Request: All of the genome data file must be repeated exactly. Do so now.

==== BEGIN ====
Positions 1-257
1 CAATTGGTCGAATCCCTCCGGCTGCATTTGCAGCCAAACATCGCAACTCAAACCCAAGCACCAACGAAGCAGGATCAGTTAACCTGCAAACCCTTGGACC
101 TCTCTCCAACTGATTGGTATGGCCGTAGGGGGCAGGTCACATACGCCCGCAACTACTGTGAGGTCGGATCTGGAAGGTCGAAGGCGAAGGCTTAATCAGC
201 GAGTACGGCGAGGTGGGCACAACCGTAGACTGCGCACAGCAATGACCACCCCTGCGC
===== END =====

Positions 1-257
1 CAATTGGTCGAATCCCTCCGGCTGCATTTGCAGCCAAACATCGCAACTCAAACCCAAGCACCAACGAAGCAGGATCAGTTAACCTGCAAACCCTTGGACC
101 TCTCTCCAACTGATTGGTATGGCCGTAGGGGGCAGGTCACATACGCCCGCAACTACTGTGAGGTCGGATCTGGAAGGTCGAAGGCGAAGGCTTAATCAGC
201 GAGTACGGCGAGGTGGGCACAACCGTAGACTGCGCACAGCAATGACCACCCCTGCGC